I enjoyed Minority report but I must say that it is not the best Spielberg movie I have ever seen. Beware, spoilers follows.

First, I think there a kind of huge hole in the plot. Think about it: we know there was no minority report and that the vision of the female precog was not fake. However it predicted the murder commited by John Anderton correctly although he was framed by his boss, Director Burgess. - In that respect the precrime system is faillible in that it catches the actual murderer, not the one who commandited or plotted it.- But John Anderton did not know his victim, he was led to him because he knew he was supposed to commit this crime. Had he not been on duty that day, he would have never known about that man. Ok his boss framed him because John had seen the memories of Agatha about the murder of her mother and that somehow his superior had known about it, "and then what?" you ask. Well nothing really. Burgess paid Leo Crow to act the way he did (by the way how did he made the photosnaps with John's son? Although this could be a clever fake.) but to make John mad he would have had to make him know about it. And he did not. The precog did. No precog, no John on the run, no rush to Dr. Hineman's house, no kidnapping of Agatha (preposterous scene), no wandering around trying to escape the cops and no finding by sheer luck of Leo Crow's location.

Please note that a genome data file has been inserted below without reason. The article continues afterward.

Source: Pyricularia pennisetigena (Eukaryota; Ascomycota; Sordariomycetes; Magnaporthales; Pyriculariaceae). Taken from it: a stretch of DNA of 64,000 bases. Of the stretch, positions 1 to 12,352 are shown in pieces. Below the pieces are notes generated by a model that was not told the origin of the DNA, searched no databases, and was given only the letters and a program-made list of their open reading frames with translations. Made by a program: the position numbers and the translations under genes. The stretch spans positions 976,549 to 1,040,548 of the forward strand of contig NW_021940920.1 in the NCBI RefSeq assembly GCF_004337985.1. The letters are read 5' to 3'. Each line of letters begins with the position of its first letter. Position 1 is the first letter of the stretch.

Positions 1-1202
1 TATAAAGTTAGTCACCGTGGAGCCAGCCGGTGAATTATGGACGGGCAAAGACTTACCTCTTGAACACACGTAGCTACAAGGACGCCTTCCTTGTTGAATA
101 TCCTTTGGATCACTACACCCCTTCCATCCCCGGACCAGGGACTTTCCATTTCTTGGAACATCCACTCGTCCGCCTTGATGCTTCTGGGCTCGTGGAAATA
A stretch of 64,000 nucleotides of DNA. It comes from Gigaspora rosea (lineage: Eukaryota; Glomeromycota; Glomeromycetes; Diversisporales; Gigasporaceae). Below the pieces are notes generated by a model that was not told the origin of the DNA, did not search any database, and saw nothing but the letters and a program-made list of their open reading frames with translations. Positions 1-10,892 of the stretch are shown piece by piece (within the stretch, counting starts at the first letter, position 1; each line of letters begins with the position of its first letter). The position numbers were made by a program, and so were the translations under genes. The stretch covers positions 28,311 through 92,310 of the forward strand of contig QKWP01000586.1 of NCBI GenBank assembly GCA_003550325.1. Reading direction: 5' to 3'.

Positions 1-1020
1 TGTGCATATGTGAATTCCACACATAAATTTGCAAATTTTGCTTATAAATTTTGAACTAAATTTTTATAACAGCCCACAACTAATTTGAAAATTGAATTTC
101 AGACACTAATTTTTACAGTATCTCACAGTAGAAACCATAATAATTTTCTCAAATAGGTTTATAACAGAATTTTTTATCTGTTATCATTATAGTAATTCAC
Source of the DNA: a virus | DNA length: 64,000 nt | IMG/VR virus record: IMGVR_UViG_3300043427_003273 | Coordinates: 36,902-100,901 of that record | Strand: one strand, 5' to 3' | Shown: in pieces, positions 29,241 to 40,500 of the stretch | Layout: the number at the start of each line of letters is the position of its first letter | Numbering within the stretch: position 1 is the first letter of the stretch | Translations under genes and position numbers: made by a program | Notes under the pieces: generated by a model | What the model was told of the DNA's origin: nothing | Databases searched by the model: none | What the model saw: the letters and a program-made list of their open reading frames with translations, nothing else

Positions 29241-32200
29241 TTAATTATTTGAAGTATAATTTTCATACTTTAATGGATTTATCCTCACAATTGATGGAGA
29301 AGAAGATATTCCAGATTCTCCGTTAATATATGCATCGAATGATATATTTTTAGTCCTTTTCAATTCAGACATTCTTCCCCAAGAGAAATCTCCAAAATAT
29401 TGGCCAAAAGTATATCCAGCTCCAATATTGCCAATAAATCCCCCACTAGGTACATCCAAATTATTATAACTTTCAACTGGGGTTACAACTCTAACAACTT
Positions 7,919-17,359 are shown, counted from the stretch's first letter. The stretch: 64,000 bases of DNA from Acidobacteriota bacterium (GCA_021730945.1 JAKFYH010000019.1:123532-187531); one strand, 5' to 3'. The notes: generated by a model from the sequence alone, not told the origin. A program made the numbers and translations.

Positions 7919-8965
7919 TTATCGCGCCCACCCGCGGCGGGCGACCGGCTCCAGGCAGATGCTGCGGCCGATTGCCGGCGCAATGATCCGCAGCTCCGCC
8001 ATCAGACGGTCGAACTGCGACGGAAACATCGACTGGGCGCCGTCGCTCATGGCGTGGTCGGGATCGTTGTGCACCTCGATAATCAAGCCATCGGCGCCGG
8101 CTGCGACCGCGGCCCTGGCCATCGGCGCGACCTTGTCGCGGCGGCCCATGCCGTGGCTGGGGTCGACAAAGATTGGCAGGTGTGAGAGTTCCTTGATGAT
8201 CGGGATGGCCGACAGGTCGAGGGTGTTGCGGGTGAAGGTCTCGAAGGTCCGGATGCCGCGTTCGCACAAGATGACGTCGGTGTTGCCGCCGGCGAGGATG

If the precog did not make her prediction, Leo crow would not have died. There is a paradox here where the predictor is a factor in her own prediction. Paradox difficult to solve in my opinion. My guess is that Agatha framed them all, now that is a wicked ending à la Wild things <eg> .
Or maybe I am completely dumb and the plot was lost on me. If you caught something that I haven't, please let me know.
Considering the arguments above, I really agree that Spielberg could have made a much more imaginative ending to this film, given the golden starting plot that he had. Damned Hollywood conventions.

On the gore side, nobody reported that you see extracted eyeballs in close up at least 2 times, that counts a bit if you want to take your child to see this movie. I also deeply disliked the inclusion of pseudo-comic scenes in the middle of a really tensed and serious storyline. Can you imagine this in Bladerunner? It really makes you wonder if the director knew where he wanted his movie to go. I also noticed some inconsistencies: How , in such a networked society, can a door locking system allow a cop flagged as a criminal to enter any sensitive areas? (scene of Agatha's escape or in the containement section). I quite liked the seamless integration of all this new technology in the everyday life (although this was not as extensive as in The 6th day in my opinion), especially the spiders, but can you imagine the level of artificial intelligence it would require to make these bugs function?

All in all, good entertainement and if that pushes you to read the short story, that is a good thing.